INVESTIGATION OF THE PHENOMENON OF INSUFFICIENT FORMATION OF SELF-CONCEPTS IN YOUNG PEOPLE

  • Lyudmyla Shistko
Keywords: self-concept, self-awareness, adolescence and young adult age, temperament

Abstract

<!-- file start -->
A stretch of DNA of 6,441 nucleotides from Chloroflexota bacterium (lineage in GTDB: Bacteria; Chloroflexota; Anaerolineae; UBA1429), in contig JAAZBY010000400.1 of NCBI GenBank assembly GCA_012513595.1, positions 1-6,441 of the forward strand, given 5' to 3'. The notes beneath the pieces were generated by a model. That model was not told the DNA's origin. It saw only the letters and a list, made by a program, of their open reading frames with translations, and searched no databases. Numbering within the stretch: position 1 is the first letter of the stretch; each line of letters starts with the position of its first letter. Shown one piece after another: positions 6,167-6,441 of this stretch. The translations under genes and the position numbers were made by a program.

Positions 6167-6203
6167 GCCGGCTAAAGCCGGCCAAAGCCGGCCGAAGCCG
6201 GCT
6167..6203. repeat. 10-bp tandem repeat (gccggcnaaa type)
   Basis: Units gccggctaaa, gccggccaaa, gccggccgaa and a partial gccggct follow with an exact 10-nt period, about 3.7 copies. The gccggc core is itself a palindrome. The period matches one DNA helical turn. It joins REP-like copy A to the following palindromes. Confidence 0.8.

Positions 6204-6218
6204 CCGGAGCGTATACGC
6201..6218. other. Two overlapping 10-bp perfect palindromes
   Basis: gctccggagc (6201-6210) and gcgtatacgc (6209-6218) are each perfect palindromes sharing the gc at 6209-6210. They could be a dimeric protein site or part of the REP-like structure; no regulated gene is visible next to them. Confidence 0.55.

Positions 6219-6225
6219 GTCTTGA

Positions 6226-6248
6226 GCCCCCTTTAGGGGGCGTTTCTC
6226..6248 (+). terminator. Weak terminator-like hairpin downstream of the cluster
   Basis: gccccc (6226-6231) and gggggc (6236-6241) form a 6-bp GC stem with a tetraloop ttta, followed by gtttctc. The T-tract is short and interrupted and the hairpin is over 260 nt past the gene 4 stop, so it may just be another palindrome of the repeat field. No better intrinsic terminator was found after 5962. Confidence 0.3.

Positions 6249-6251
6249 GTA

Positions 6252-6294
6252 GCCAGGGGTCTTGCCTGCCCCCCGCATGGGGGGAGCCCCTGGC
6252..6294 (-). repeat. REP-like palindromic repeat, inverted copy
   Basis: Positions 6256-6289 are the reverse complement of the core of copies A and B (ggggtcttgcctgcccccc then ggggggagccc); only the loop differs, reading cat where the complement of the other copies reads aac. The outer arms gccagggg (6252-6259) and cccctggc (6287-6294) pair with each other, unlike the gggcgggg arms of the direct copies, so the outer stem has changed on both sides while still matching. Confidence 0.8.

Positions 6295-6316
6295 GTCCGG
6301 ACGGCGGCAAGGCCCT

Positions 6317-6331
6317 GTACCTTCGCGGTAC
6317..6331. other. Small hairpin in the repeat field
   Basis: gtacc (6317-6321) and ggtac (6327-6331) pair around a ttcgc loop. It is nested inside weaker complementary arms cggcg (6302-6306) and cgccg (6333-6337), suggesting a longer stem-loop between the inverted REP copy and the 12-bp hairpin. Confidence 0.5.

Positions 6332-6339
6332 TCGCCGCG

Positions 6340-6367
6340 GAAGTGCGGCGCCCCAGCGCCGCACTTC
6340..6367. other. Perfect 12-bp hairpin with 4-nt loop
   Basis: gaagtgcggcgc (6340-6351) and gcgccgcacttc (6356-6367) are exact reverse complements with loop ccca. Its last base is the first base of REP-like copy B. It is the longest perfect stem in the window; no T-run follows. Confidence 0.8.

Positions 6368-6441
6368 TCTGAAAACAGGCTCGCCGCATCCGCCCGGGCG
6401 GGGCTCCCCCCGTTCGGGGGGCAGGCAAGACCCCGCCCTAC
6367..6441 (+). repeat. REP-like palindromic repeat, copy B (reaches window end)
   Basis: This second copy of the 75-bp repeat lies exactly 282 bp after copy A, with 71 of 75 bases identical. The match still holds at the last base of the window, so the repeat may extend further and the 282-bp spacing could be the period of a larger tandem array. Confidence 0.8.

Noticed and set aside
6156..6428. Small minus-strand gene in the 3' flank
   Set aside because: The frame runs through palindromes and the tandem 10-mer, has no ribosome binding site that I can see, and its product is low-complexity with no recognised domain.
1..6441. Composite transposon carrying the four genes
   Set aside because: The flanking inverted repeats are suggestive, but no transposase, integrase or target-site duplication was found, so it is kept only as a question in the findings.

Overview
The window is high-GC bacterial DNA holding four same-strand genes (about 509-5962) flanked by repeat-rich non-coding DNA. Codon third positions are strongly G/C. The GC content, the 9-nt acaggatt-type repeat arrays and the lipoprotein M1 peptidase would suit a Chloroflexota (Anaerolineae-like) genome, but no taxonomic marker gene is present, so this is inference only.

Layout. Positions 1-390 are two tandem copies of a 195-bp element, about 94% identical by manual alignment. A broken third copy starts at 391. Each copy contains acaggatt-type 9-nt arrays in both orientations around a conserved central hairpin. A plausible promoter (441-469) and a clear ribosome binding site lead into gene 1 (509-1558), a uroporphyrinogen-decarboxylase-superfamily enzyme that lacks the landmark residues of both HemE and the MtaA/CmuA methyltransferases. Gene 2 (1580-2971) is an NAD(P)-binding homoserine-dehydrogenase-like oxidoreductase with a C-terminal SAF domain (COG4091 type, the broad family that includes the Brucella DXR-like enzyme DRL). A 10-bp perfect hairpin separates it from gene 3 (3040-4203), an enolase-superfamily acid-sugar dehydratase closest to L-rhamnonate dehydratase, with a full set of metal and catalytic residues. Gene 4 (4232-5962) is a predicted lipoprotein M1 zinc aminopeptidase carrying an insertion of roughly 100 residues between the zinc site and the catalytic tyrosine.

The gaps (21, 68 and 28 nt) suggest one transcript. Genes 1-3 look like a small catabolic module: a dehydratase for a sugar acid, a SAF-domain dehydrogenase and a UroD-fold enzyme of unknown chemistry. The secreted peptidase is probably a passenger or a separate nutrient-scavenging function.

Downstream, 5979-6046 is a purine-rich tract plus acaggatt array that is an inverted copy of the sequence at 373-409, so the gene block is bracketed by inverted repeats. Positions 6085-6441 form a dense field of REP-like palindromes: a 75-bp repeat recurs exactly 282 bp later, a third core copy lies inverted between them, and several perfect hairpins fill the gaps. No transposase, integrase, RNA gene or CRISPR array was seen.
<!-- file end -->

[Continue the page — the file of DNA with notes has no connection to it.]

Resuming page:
The article presents the results of the study of the phenomenon of insufficient formation of the self-concept in adolescents. The study analyzes the individual-typological and socio-psychological features that affect the formation of the self-concept in modern boys and girls living in Ukraine. The relationship between self-concept and gender identity is considered. The structure of self-knowledge and insufficient formation of the self-concept, uncertainty of ideas about oneself are investigated. As a result of using a set of test tools, we were able to identify specific features of the hierarchy of indeterminate areas of the self-concept of modern boys and girls. Boys and girls experience the greatest difficulties in understanding the emotional and communicative properties of their own personality. Peculiarities of self-concept formation in adolescence are conditioned by individual-typological characteristics. The contribution to the formation of the self-concept of temperamental features was similar in boys and girls - adolescents who tend to extraversion have fewer "white spots". In girls, the preconditions that form the self-concept are the subject and social properties of temperament, and in boys - the subject. The list of socio-psychological factors influencing the formation of self-awareness in boys and girls have common features: with high adaptability, internality, emotional comfort and selfishness, there are more formed ideas about themselves. Young people have fewer "white spots" in the self-concept in the case of adequate gender identity, a high degree of self-acceptance, aggression, high intelligence. Girls have better formed ideas about themselves with high rates of authoritarianism and selfishness, with high rates of "acceptance of others". Indicators of intellectual development were not related to the degree of formation of the self-concept. With the help of the Kettel questionnaire it is possible to identify areas of insufficient formation of the self-concept in boys and girls 16-18 years. This questionnaire allowed us to establish that the problem of insufficient formation of certain ideas about themselves are determined by both socio-psychological features and individual-typological. At the same time, the contribution of the latter to the formation of the self-concept turned out to be similar in boys and girls.